After NVIDIA Corporation (NASDAQ:NVDA) dove head-first into the handheld gaming market with Shield, rumors emerged that the company would soon release a tablet of its own. On Sept. 18, the company officially announced the Tegra Note, a complete tablet platform powered by the Tegra 4 mobile processor. NVIDIA won’t be manufacturing the device, however. The Tegra Note is a reference design which will be manufactured by partners such as EVGA and PNY Technologies, the same companies which build NVIDIA’s GPUs.
A quick look
The Tegra Note will be powered by the Tegra 4 processor and have a 7-inch 1,280-by-800 LCD display. NVIDIA is claiming that the device will be the world’s fastest 7-inch tablet, while still able to achieve 10-plus hours of battery life while playing HD video. NVIDIA’s DirectStylus technology is included, which uses Tegra’s image-processing power to analyze touch input and differentiate between different types of strokes. An example is using one end of a stylus for drawing and the other end as an eraser.
A front-facing and back-facing camera are included, again using the Tegra’s processing power to enhance image taking. Easy access to TegraZone, offering Tegra-optimized games, gives the Tegra Note a gaming edge over non-Tegra tablets. And over-the-air software updates directly from NVIDIA will ensure that the tablet will always be able to handle the newest graphically intensive games.
The Tegra Note will start at $199, although higher-end versions which cost more may also be offered by the various partners.
An improved strategy
Up until this point, NVIDIA has been largely relying on OEMs to use the Tegra processors in their various tablet offerings. Microsoft used a Tegra 3 in the Surface RT and will use a Tegra 4 in the second iteration of that tablet. Google used the Tegra 3 in the Nexus 7, and companies ranging from Asus to Lenovo made various other Tegra-based devices.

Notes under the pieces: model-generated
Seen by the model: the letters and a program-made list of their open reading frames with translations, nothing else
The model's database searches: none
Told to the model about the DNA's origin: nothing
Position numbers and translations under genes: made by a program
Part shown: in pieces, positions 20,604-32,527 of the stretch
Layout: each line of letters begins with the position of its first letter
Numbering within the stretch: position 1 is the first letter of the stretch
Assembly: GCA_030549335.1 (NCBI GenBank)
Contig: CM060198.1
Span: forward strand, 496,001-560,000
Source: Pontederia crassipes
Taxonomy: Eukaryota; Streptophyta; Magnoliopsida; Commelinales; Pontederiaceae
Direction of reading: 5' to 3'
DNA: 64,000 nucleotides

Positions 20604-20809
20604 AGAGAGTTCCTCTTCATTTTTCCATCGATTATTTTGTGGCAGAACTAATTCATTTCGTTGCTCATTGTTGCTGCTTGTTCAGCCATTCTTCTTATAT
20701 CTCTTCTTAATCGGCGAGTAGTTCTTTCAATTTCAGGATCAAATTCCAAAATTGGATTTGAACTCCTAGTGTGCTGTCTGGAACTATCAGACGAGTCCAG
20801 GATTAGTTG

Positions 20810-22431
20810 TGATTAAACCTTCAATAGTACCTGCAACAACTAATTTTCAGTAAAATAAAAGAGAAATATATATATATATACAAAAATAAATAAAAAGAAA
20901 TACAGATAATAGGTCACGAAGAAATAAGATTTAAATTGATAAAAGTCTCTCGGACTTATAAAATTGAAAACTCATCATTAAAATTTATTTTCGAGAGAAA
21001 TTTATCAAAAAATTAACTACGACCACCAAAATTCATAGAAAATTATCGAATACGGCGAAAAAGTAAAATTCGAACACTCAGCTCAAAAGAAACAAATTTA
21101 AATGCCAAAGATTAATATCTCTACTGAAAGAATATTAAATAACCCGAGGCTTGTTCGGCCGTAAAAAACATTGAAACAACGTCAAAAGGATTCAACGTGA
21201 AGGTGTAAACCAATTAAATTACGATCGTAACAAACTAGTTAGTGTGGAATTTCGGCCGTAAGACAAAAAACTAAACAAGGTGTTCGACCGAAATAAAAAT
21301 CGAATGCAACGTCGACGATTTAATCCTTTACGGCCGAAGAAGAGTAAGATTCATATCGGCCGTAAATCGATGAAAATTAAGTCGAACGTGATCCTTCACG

But the only thing differentiating these tablets from the rest was an entry on the spec sheet. The Tegra Note aims to change that, creating a platform with unique features and a compelling value proposition. At the same time, NVIDIA is avoiding the costs of manufacturing the hardware, much like in its GPU business, likely leading to a lower break-even point in terms of unit sales.
The goal for NVIDIA is to get the Tegra processor into as many devices as possible, and by providing a reference design, NVIDIA allows its partners to avoid having to design a tablet from scratch. I think that this is the best strategy for NVIDIA going forward, and I expect Tegra sales to pick up toward the end of this year.
The reason for passing off the actual manufacture of hardware to partners can be explained by the story of Barnes & Noble, Inc. (NYSE:BKS)‘s ill-fated foray into tablets. After the reasonable success of its line of e-readers, the bookseller decided to heavily push its Nook tablets, essentially betting the company on its success. While the hardware was solid, the problem was competition.
Low-end tablets are quickly becoming a commodity, with prices continuously falling. What this means is that companies which manufacture low-end tablets, much like PC manufacturers before them, have seen and will continue to see their margins contract. High-end manufacturers like Apple and Samsung do well, but cheap Android tablets are a dime a dozen.